A mood disorder may include symptoms of depressed mood, feelings or hopelessness and helplessness, decreased interest in usual activities, disinterest in relationship with others or cycles of depression and mania.
Depression is often concurrent with other psychiatric diagnoses. Almost have of clients with major depressive disorders have histories of non-mood psychiatric disorders.
A high incidence exists for persons with chronic illness or prolonges hospitalization or institutional care.
Biological factors – brainchemicals
Family genetics – parent with depression, child 10-13% risk of depression.
Gender – higher rate for women
Age – often less than 40 when begins
Marital status – more frequently single, widowed
Season of year – Seasonal Affective Disorder (SAD) occurs when client experiences recurrent depression that occurs annually at the same time.
Environmental factors – lack of social support, stressful life events.
Medical co-morbidity – clients with chronic or terminal illness, postpartum, and current substance abuse are especially prone to becoming depresses.
Signs and Symptoms
Suicidal and homicidal ideations
Decrease in personal hygiene
Tearfulness, crying, and melancholy
Altered thought process; difficulty concentrating, self-destructive behavior.
Loss of energy or restlessness
Anhedonia or loss of pleasure
Gain or loss of weight
Psychomotor retardation or agitation
Insomnia or hypersomnia
Feelings of hopelessness, worthlessness, and helplessness.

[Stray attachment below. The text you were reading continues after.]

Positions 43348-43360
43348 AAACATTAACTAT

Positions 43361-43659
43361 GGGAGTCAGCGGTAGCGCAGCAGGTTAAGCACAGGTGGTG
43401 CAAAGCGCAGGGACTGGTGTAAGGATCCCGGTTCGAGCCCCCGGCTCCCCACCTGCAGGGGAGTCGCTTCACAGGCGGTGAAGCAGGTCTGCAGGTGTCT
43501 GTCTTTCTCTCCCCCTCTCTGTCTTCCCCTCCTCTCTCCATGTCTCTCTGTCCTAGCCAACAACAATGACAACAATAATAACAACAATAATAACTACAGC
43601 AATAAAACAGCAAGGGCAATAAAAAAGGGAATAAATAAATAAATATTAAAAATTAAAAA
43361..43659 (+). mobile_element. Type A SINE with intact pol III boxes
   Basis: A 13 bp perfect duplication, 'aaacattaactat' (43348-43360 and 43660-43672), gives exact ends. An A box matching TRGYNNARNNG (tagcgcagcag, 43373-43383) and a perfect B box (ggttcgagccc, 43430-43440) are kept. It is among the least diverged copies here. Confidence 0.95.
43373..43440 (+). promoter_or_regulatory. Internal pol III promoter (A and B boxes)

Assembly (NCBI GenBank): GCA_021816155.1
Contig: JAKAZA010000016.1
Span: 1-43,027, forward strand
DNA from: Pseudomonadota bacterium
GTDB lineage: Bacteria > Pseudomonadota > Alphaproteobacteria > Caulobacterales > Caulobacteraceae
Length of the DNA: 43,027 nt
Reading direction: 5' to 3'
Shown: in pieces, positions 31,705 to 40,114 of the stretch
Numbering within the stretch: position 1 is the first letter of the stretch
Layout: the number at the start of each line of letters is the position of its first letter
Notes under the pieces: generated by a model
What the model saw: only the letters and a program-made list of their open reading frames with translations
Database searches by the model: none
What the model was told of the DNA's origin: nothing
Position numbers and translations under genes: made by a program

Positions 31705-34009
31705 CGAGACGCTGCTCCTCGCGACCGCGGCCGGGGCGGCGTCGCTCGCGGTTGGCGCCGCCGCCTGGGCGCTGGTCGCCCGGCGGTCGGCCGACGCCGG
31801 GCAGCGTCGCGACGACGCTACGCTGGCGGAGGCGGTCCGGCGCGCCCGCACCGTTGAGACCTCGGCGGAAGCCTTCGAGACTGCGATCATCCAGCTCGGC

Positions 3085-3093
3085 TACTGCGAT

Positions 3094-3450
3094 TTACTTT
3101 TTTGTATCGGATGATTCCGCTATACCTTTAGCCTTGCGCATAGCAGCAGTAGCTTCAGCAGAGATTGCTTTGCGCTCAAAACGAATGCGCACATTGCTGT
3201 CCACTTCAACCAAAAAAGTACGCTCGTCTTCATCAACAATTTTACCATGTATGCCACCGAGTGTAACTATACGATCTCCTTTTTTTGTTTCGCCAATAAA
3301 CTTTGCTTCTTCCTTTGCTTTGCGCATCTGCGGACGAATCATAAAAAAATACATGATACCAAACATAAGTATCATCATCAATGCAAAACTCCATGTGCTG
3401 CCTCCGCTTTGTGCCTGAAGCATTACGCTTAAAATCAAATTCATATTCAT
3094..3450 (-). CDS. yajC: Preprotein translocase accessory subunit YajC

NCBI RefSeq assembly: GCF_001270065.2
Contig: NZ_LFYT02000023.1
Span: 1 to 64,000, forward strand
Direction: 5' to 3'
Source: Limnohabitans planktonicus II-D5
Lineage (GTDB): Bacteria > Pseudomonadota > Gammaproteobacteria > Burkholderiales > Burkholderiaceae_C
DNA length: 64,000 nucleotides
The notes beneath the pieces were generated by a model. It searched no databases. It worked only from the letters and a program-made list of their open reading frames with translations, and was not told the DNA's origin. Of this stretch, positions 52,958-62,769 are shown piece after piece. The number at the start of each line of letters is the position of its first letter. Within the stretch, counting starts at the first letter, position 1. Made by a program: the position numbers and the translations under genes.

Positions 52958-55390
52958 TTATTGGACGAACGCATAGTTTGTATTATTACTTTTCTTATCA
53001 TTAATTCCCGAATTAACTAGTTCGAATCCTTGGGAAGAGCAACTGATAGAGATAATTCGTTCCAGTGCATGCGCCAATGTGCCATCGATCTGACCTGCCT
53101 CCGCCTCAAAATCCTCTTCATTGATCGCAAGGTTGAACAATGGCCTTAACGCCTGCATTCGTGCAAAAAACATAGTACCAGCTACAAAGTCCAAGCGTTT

Risk for violence, self-directed or directed at others
Impaired verbal communication
Altered role performance
Deficit in diversional activity
Altered thought processes
Therapeutic Nursing Management
Individual psychotherapy – long –term therapeutic approach or short term solution-oriented, may focus on in-depth exploration, specific stress situations, or problem solving.
Behavioral therapy – modifying behavior to assist in reducing depressive symptoms and increasing coping skills.
Behavioral contacts – focus on specific client problems and need to help the client resolve them.
Milieu therapy – incorporates day to day living experiences in a therapeutic environment to expect changes in perception and behavior.
Family therapy – aimed at assisting the family cope with the client’s illness and supporting the client in therapeutic ways.
Group therapy – focuses on assisting clients with interpersonal communication, coping, and problem-solving skills.
Psychopharmacologic and Somatic treatments
Administer antidepressant medications
Continued assessment by monitoring client’s mental health status is critical, particularly interms of agitation and suicidal ideation.
Priority for care is always the client’s safety.
Use of behavioral contacts. Use this technique to meet outcomes relating to “no self-harm” or no suicidal ideation or plan.
Assess regularly for suicidal ideation or plan.
Observe client for distorted, negative thinking.
Assist client to learn and use problem solving and stress management skills.
Avoid doing too much for the client, as this will only increase client’s dependence and decrease self-esteem.
The nurse’s role in the physical care of the client experiencing major depressive disorder is to provide assessment and interventions related to appropriate nutrition, fluids, sleep, exercise, and hygieme, and to provide health education.
Explore meaningful losses in the client’s life.
Help the client and family to identify the internal and external indicators of major depressive disorder.